Jeff: The big news is how awesome Peyton Manning has done. He has thrown more touchdowns then any other team has scored touchdowns. It is an incredible run right now.
Me: Wrong Manning is doing well. Alright, so, I am beating you which is cool, and Lori is in the lead. How are we looking this week?
Jeff: Unfortunately you went 0-2 last week, I went 1-1 and Lori went 2-0 again last week. So Lori has 22 points. She is the Denver Broncos of our league. We are our own teams of Pittsburgh and the Giants with 6 points each. She has more then double our scores even if we combined our scores.
Me: Damn, Lori!! Good job. Okay, let's do this weeks picks. I say Saints will win by 7 and Rams will win by 7 as well. And the Eagles will beat the Giants by 60. That's not an official pick but you might as well give Lori that point now.
Jeff: Lori is going with Miami by one point and Lions by two points. My picks are Denver by 7 and Carolina by 3 points.
Me: Good job, Jeff. Have a good week and I'll see you here next weekend.
Jeff: We will see you next week!
Alright, the 36th artist to be pheatured in the Peverett Phile Art Gallery is Rebekie Bennington and this is one of her pieces...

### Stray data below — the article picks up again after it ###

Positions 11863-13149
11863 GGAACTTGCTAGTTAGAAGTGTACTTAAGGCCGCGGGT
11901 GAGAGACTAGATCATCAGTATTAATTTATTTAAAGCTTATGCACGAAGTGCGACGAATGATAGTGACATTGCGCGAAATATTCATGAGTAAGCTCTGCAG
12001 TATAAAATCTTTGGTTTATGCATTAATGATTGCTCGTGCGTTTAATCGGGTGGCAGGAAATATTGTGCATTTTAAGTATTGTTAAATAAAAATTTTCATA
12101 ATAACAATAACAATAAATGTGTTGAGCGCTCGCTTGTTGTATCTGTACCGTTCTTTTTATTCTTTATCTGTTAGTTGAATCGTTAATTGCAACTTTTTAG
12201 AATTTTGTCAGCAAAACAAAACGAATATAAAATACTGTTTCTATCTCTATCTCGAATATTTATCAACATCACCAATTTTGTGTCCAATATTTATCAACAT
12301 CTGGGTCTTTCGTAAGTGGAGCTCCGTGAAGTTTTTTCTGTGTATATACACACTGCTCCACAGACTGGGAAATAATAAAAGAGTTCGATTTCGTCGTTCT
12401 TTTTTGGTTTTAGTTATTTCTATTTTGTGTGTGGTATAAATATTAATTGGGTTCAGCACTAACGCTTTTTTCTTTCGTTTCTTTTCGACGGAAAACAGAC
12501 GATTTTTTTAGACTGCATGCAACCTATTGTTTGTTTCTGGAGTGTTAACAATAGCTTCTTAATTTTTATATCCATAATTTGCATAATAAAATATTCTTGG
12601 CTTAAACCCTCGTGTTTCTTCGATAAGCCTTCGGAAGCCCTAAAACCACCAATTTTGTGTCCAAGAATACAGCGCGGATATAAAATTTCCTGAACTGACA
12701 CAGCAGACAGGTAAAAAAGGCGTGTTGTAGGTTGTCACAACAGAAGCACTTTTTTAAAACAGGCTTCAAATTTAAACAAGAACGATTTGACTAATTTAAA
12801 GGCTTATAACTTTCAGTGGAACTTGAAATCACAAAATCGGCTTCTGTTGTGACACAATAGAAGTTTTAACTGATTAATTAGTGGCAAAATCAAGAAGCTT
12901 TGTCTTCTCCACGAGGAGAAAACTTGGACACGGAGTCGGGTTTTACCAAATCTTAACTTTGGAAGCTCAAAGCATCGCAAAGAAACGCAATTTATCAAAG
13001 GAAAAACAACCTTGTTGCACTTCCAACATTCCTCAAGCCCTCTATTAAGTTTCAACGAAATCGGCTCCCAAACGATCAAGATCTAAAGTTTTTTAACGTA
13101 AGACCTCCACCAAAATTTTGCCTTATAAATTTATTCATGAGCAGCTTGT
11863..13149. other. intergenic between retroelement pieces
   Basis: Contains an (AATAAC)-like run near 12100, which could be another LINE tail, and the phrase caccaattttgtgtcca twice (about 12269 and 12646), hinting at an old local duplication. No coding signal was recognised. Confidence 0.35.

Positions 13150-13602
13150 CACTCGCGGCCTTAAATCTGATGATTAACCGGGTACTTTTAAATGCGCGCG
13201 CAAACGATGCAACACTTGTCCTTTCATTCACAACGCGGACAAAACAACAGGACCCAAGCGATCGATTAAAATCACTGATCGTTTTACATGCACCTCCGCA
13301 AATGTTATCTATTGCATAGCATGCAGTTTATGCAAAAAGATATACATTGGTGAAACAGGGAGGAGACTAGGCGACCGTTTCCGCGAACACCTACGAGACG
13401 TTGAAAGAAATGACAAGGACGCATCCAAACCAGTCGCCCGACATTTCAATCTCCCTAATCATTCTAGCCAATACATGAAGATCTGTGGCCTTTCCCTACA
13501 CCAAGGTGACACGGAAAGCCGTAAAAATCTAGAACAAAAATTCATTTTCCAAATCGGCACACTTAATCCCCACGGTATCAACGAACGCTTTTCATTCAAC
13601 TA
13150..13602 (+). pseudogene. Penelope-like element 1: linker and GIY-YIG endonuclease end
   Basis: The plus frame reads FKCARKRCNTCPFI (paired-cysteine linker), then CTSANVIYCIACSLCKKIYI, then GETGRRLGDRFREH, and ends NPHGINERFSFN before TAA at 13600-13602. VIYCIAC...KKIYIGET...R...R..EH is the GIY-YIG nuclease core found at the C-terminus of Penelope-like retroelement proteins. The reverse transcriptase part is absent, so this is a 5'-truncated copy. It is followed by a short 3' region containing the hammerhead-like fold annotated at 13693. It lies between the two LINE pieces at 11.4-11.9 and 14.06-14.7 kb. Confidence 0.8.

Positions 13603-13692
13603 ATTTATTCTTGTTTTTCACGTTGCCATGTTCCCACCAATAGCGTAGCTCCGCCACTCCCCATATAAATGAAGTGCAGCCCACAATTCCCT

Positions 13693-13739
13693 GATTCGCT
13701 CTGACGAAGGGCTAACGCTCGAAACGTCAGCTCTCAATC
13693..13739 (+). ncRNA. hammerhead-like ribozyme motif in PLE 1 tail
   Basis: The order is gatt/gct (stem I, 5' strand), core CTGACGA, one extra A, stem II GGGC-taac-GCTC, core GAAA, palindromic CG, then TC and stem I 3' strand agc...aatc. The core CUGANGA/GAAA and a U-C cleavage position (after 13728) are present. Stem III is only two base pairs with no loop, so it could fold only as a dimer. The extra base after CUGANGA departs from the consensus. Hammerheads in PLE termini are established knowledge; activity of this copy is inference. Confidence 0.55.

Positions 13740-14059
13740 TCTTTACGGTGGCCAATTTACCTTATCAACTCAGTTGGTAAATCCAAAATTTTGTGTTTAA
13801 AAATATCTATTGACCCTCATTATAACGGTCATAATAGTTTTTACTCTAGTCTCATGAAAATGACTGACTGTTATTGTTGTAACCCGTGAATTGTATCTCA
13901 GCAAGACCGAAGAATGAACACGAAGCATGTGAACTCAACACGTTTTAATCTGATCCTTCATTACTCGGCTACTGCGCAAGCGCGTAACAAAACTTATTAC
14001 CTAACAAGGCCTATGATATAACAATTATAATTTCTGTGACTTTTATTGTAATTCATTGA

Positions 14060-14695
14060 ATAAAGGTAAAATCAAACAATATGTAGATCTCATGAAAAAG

Rebekie will be a guest on the Phile tomorrow.
Okay, today's pheatured guest is the lead singer of the Florida band Solia Tera whose latest EP "Diamonds, Dirt, Iron Pyrite, and a Pearl of Great Prize" is available on iTunes. Man, what a long title. Please welcome to the Phile... Christoper Noyes. I misspelt is as Christopher the whole time. I am an idiot!
Me: Hello, Christoper, welcome to the Phile. How are you?
Christoper: I am well, how are you?
Me: I am okay. Sorry I misspelt your name in the last few entries leading up to this one.
Christoper: Accidents happen I suppose.
Me: You guys are based in Lakeland, Florida, right? I am based in Clermont. Have you lived in Lakeland all your life?
Christoper: Yes. I moved to Lakeland in the summer of 2008. I think it was that summer. I made the move for several reasons, the most monetarily attractive reason being, that several friends had agreed to sharing a house with me to save money, and try to build some form of community. Back then I was very idealistic about some things surrounding that idea. I've been in the same house for more then 2 years. Several friends and band mates have lived here at the Susan Street house (four or more or less of us at a time). It's been wonderful getting to know folks on this level. Having to share meals, bathroom time, crying, and laughing together. It's kept me sane (relatively) in many respects.
Me: Where did you go to school there?
Christoper: By school do you mean college?
Me: Yeah, I guess...